19. Putting Jesus in His Place — Rob Bowman; Ed Komoszewski

    20. Jesus as God — Murray J. Harris

    21. Christ the Lord — Harold R. Rowdon

    22. Contours of Christology in the New Testament — Richard Longenecker, ed.

    23. The Christology of Early Jewish Christianity — Richard Longenecker

    24. From Jesus to John — Martinus C. De Boer, ed.

    25. An Introduction to New Testament Christology — Raymond Brown

    26. The Orthodox Corruption of Scripture — Bart Ehrman

    27. Was Christ God? — Spiros Zodhiates

    Nathan: Aww man, you need to read some of them!

  3. So have you given a review of #3: When Jesus Became God — Richard Rubenstein [?]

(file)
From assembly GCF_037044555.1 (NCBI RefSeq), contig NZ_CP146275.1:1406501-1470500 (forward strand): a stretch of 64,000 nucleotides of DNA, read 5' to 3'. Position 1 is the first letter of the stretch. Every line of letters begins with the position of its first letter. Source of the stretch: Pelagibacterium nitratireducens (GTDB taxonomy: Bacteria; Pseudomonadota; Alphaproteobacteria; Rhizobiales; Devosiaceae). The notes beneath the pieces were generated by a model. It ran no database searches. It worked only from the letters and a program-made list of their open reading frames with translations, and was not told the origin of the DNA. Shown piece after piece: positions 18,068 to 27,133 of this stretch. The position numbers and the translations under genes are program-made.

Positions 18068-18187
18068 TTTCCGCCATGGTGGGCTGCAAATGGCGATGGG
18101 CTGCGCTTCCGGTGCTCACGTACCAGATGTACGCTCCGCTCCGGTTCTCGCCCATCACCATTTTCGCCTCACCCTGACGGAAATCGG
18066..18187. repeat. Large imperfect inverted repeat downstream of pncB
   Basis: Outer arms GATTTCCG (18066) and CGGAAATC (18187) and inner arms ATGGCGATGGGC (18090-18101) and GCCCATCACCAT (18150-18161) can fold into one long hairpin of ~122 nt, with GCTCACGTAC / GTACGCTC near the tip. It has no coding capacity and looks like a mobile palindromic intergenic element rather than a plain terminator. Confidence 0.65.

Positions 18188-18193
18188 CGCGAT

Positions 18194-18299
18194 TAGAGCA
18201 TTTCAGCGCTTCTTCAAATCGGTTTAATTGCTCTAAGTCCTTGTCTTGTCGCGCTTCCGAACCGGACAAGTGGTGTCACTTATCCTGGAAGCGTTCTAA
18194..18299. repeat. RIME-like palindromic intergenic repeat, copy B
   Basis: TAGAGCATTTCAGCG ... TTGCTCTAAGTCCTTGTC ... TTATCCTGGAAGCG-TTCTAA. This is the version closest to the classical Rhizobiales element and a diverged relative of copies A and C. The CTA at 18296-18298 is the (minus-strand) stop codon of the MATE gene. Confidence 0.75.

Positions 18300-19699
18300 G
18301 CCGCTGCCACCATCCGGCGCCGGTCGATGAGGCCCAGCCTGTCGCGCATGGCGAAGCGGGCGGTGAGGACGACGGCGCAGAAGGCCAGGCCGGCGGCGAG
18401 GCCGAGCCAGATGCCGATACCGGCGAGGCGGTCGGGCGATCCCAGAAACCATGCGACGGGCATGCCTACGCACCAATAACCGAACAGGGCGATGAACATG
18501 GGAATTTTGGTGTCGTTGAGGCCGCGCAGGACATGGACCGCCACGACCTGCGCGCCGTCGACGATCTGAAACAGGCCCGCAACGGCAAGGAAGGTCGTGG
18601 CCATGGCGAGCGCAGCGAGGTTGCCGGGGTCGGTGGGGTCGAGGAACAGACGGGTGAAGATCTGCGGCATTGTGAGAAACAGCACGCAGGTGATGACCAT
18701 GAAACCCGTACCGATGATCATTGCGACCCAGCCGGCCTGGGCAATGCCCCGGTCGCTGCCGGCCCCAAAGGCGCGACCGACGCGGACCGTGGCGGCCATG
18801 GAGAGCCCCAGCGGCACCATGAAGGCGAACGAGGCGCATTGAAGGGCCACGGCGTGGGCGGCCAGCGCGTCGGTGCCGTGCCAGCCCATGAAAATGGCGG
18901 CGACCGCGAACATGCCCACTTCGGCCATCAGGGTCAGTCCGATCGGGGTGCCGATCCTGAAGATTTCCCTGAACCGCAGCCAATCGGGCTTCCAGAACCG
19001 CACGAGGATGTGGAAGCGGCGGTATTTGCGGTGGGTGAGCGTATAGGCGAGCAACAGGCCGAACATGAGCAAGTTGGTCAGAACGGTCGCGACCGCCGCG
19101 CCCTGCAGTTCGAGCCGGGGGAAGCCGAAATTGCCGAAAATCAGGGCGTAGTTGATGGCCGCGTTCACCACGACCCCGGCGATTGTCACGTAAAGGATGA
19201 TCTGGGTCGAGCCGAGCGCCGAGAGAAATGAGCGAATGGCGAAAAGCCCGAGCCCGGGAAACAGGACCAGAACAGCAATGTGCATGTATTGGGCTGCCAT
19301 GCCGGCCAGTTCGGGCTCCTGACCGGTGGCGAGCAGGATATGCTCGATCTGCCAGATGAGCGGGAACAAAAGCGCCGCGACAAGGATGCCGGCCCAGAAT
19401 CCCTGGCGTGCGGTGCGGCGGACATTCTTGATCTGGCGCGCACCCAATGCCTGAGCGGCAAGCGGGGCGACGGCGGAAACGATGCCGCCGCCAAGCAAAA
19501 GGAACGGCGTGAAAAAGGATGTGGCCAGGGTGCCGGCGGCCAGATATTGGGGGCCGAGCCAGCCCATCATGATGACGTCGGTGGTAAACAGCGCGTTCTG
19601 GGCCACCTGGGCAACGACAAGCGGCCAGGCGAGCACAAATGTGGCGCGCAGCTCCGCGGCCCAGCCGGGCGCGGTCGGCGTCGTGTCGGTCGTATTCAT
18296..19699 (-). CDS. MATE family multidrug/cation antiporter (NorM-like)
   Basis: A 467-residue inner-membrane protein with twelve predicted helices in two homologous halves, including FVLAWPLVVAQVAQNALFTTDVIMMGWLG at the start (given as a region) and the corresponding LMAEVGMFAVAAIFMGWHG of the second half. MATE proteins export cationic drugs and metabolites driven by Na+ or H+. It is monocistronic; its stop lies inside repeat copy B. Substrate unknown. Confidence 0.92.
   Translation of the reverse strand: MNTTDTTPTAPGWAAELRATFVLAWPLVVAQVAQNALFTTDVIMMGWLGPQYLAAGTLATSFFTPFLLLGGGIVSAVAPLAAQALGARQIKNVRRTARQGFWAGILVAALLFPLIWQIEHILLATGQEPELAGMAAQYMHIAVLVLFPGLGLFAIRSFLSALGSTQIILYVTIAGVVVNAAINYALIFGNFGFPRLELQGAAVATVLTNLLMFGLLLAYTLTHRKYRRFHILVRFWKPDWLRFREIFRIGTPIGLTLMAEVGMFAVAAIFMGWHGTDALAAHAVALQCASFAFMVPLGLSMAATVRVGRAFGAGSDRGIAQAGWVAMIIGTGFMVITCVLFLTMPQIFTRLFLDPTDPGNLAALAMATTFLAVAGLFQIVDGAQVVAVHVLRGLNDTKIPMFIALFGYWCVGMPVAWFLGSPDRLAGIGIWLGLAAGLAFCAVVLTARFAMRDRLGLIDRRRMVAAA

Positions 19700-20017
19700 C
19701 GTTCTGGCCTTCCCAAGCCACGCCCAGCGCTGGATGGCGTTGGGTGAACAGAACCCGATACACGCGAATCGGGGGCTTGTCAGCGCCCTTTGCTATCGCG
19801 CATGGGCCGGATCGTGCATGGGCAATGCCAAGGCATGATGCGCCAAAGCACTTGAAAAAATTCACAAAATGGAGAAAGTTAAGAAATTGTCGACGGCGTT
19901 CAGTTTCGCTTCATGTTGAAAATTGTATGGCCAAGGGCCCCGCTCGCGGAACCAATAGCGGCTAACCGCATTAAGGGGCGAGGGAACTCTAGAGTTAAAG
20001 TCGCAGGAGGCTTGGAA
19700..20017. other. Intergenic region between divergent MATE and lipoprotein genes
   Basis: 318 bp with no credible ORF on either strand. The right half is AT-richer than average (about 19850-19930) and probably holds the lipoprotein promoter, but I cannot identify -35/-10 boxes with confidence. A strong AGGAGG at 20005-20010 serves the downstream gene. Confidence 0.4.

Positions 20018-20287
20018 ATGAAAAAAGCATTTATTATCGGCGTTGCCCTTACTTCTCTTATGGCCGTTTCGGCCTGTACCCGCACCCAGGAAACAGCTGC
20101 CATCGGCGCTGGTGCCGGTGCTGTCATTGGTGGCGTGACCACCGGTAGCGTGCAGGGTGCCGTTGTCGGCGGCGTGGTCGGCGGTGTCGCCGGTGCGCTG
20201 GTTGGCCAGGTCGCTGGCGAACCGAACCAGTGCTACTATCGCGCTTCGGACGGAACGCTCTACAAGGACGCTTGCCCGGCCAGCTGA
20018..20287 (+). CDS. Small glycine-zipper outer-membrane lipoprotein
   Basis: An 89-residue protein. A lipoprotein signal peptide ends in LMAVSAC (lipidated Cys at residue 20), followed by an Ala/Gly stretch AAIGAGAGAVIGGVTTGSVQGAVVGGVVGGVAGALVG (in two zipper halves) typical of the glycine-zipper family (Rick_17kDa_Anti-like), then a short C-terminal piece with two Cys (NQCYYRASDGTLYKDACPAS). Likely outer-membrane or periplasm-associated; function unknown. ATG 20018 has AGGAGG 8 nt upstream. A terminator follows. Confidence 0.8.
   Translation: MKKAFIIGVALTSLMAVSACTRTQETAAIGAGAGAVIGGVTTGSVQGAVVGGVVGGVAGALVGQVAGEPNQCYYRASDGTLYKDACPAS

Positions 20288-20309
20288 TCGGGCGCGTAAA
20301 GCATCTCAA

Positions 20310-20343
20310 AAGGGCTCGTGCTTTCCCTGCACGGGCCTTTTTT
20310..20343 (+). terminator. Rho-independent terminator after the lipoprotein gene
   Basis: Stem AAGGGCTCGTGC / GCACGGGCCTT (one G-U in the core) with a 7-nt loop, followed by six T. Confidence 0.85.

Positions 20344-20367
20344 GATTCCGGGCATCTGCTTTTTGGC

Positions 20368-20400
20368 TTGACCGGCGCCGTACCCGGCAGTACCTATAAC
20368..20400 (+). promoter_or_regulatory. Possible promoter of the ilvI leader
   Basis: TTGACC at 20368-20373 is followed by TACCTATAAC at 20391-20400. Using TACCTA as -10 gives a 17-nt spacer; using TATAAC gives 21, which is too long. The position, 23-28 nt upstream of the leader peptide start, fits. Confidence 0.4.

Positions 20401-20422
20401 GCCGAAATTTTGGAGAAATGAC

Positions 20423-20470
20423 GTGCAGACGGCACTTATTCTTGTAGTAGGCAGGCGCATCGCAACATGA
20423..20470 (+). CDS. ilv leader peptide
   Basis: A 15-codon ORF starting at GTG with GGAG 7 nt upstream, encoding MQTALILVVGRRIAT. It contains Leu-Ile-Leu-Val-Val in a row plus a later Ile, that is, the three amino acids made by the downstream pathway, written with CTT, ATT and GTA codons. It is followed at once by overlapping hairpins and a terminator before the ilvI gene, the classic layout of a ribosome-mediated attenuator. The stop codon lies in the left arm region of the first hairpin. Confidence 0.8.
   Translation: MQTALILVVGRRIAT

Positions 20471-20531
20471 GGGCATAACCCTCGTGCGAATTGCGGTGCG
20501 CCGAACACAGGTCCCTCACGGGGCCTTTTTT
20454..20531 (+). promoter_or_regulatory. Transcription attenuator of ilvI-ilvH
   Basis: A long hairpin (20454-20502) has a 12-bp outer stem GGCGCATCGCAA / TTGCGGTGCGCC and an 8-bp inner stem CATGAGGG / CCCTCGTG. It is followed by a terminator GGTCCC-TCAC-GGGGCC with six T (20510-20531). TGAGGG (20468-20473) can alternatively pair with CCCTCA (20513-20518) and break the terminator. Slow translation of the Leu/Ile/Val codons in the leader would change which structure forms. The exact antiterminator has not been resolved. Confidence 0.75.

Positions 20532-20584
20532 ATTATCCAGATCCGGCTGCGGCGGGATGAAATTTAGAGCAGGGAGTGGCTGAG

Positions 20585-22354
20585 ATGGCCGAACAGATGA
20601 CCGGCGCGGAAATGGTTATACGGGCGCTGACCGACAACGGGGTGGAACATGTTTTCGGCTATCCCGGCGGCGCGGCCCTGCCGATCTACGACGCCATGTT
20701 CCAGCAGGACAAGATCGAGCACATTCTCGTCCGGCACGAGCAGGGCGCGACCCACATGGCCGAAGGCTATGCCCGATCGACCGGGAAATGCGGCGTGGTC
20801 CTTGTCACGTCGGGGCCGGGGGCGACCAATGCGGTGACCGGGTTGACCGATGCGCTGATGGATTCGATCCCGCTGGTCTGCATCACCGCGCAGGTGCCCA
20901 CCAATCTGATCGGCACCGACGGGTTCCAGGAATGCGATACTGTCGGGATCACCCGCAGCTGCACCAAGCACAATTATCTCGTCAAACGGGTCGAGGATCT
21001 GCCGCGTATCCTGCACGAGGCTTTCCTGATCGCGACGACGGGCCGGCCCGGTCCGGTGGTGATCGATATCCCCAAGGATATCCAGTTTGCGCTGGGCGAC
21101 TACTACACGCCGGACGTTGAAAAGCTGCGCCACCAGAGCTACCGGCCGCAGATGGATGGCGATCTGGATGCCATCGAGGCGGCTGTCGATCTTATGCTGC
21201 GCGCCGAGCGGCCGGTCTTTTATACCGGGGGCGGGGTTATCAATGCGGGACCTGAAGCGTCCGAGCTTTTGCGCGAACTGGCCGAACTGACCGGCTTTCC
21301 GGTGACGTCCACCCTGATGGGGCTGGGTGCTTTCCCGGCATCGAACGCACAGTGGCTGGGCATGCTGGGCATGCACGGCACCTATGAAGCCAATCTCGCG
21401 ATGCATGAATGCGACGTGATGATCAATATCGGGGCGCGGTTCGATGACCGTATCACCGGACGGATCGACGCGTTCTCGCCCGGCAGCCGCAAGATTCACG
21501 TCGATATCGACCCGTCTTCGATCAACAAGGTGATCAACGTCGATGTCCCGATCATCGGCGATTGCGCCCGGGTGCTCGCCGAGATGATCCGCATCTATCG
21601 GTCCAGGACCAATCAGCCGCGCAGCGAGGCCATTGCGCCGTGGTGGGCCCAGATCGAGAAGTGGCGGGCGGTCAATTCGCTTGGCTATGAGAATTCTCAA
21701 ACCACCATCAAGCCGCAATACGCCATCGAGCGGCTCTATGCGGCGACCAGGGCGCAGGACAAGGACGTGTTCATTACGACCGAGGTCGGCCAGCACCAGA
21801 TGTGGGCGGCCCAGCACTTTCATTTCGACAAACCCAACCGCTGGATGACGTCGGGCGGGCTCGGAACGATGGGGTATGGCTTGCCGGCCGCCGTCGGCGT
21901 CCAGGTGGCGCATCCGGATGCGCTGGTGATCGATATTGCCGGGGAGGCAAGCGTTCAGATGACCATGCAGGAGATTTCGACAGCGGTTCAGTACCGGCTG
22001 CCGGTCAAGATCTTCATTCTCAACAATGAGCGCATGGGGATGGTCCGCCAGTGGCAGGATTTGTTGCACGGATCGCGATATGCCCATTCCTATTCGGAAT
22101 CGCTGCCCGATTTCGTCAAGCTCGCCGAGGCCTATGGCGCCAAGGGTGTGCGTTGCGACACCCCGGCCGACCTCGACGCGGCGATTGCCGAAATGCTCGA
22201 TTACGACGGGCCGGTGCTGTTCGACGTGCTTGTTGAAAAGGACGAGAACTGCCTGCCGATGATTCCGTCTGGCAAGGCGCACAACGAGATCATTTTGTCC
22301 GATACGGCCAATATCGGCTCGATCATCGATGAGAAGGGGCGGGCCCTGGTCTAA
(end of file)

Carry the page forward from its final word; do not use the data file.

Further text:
If not, what do you think of this book?

  4. Matthew: Indeed. In fact, if I didn’t already own them, I’d covet all except the last on the list.

    Nathan: The vast majority are very interesting. If you could only read one of them, then I would without hesitation suggest that you pick up Hurtado’s Lord Jesus Christ.

    Brian: The books or the authors?

    Troy: Now-a-days I generally only review the books that publishers send me, so I haven’t reviewed it (since I bought it and don’t have to :) ) — but as far as the book goes, it’s a decent account of the events leading up the Council of Nicaea, written in an easy-to-follow narrative style. Not nearly as bad as the title would have one think.

  5. I was of the understanding that this book was authored by one who rejected the doctrine of the Trinity and instead holds to a Unitarian position. Is this correct?

    If so, how influential, potentially, is this book to overturn the historical witness to the Trinity?